Posted by Caroline Rodriguez
Our hearts are heavy with the news of the shooting in Uvalde, Texas, on Tuesday. We at the Nellie Mae Education Foundation cannot imagine the immeasurable grief facing the students, parents, educators, and community members who are mourning the loss of nineteen children and two teachers. It is not lost on us that just last week, we released a similar statement about the mass shootings in Buffalo, Dallas, and Southern California, condemning violence and calling on others to join us in our commitment to fighting for a more just, equitable future. Now, only days later, we are facing the same devastating terror and despair again.
We know that this violence is not limited to Uvalde; we remember Sandy Hook and Parkland and more. We know this violence is not limited to schools; we remember Pulse and Walmart and countless others. We know that this violence is not even limited to mass shootings — this violence is endemic to a culture that was built on white supremacy, colonization, and oppression. The violence we fear in our country is inextricably linked to the violence that fueled the genocides of Indigenous nations and the enslavement of Black people, and it is linked to the violence of imperialism that has so defined our place in the world in both the past and present. It is linked to the violence of our immigration policies, as community members in Uvalde were reminded when Border Patrol agents showed up to the school, causing worries of detainment and deportation on top of the fear for their children’s lives. Our children and educators deserve safety to live, learn, teach, and thrive.
Last week, in the wake of three mass shootings, we reaffirmed our commitment to work towards equitable and liberatory education and to fight against white supremacy and violence. We continue to stand firm in these commitments. But it can feel hopeless to keep repeating these commitments as violence keeps occurring, keeps killing people, keeps showing us that even if we dedicate ourselves to good work, the oppressive systems we are up against are still standing strong. Today, we came together as a work community to hold space for grief, anger, fear, and pain. It was also important to start articulating how we want and need to show up, as one institution and in partnership — taking cues from those most impacted. While we don’t hold the answers, we know we must do more and intentionally align efforts with others. We are clear that silence is not an option.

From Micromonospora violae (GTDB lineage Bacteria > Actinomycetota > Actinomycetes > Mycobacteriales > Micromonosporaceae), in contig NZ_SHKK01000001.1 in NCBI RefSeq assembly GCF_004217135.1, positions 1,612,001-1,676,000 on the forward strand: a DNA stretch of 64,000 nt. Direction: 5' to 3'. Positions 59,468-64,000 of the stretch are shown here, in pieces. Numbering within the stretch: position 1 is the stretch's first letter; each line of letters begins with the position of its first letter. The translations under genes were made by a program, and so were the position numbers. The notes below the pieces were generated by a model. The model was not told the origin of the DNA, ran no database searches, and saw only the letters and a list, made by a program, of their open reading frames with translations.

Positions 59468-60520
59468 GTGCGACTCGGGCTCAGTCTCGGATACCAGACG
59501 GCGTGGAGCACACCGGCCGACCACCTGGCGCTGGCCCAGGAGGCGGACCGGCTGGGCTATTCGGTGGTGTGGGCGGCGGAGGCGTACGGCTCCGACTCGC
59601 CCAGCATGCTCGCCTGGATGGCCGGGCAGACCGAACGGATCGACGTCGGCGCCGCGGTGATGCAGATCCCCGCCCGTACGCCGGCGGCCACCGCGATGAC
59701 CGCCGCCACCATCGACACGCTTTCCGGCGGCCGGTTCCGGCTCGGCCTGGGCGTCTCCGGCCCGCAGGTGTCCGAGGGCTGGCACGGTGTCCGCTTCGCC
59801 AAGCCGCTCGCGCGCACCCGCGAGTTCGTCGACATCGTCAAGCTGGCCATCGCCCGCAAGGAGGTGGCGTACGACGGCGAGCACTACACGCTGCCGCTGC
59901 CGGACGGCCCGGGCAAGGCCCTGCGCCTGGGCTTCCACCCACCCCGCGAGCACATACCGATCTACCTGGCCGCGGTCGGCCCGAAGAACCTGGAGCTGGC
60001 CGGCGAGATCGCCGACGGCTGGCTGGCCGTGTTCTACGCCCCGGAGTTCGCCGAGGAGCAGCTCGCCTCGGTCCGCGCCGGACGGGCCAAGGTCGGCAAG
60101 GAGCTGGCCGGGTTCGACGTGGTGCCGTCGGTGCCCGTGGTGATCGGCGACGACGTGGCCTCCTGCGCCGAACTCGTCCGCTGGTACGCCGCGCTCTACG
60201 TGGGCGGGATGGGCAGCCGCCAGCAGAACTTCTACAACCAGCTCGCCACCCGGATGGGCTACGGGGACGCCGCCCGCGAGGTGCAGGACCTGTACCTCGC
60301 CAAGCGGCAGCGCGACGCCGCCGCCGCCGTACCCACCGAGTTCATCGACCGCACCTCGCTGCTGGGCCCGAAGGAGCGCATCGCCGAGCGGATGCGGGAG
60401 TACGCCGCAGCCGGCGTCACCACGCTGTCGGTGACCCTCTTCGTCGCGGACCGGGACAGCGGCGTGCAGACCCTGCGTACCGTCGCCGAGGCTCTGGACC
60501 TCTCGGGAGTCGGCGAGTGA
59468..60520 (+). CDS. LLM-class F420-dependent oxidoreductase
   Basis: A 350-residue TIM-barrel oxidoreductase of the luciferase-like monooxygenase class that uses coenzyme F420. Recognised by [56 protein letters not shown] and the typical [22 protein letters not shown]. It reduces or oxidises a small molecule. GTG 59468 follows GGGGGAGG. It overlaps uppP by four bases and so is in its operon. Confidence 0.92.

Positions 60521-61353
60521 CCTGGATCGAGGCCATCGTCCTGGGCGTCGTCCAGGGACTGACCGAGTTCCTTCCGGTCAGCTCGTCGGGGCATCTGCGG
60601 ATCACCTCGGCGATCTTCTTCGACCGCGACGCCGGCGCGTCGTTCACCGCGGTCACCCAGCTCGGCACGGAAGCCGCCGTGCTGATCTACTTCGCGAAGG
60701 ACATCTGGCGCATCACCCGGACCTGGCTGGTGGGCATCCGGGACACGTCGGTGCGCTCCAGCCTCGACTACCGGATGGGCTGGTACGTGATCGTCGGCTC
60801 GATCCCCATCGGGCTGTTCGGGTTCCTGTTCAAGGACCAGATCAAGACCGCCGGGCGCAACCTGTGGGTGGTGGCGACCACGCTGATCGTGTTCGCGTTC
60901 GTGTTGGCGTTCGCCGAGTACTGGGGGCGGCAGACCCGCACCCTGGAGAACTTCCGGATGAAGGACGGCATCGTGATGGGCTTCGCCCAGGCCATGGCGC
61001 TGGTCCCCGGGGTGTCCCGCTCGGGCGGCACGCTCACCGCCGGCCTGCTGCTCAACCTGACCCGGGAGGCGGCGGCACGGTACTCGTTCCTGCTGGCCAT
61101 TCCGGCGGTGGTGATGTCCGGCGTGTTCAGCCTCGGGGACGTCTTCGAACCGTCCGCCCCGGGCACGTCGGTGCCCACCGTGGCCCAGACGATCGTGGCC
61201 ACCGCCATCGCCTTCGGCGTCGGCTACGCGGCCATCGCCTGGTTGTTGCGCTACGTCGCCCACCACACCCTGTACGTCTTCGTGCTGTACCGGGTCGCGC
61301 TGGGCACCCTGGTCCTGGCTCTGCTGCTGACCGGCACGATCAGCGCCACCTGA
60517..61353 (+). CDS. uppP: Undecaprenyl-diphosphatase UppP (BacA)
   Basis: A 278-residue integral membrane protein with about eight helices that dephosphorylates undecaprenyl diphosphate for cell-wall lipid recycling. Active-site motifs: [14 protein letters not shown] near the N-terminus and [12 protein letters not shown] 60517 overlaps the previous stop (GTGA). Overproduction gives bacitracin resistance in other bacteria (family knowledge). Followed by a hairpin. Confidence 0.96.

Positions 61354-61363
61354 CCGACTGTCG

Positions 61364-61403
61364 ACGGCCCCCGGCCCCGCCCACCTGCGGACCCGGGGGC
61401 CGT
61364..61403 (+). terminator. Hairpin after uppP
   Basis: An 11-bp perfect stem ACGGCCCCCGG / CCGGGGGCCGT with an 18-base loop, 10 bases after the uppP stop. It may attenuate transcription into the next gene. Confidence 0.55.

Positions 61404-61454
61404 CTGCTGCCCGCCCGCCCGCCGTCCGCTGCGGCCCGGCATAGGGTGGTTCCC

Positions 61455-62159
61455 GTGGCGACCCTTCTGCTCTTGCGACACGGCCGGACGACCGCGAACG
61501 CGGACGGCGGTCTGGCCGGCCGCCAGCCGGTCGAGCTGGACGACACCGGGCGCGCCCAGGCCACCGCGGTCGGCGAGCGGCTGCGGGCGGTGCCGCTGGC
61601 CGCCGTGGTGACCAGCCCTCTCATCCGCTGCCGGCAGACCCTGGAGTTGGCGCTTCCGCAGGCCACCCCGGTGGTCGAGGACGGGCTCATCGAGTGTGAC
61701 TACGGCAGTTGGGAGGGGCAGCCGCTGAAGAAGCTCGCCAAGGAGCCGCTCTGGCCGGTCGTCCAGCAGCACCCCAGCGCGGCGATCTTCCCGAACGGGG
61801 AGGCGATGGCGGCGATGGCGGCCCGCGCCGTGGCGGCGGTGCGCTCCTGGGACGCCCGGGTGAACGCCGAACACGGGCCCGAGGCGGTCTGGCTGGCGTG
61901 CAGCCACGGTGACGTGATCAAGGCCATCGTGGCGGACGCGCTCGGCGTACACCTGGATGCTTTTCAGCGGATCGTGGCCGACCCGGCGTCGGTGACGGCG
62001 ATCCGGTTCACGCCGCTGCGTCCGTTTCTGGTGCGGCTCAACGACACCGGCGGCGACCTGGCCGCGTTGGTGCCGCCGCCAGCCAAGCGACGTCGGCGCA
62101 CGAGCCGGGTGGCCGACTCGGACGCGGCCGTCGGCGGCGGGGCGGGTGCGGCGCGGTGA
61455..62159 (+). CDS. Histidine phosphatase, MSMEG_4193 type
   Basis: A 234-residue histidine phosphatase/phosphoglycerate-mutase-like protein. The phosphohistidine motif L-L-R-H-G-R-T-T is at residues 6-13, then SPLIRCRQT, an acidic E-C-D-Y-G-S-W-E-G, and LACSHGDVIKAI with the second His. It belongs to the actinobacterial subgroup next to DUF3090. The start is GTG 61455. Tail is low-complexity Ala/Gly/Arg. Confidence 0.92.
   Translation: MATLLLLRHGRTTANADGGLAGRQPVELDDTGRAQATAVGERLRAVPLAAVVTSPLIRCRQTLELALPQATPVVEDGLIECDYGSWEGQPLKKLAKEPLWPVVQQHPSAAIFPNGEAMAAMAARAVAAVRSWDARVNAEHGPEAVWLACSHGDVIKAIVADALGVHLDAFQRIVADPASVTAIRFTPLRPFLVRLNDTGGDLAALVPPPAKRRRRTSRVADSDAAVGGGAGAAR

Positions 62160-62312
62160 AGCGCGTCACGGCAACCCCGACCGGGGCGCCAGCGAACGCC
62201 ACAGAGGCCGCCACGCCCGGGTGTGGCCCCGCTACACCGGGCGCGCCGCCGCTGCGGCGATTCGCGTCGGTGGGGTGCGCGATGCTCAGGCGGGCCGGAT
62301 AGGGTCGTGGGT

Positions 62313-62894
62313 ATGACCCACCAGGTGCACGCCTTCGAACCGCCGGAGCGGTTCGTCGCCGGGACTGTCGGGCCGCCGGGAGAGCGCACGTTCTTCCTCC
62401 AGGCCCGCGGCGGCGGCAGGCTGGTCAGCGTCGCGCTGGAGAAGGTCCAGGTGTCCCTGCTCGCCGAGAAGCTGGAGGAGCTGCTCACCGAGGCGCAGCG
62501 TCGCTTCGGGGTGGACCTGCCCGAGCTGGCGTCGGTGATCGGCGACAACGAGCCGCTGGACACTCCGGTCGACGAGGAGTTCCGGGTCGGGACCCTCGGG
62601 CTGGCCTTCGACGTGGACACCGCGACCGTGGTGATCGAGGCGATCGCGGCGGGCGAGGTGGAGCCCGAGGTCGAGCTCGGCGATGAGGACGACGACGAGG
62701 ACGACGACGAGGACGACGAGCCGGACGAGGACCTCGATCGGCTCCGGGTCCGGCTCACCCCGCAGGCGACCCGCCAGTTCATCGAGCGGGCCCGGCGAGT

It is in moments like these that we turn to words like those from Mariame Kaba about how hope is a discipline. Hope is something that grounds us in the work, that keeps us going, even when we are tired or angry or frightened. As we use our hope to fuel our response to these terrible tragedies, we encourage others to do the same. Together, let’s leverage the full power and assets of philanthropy to exert the kind of influence and pressure needed to protect our humanity and lives.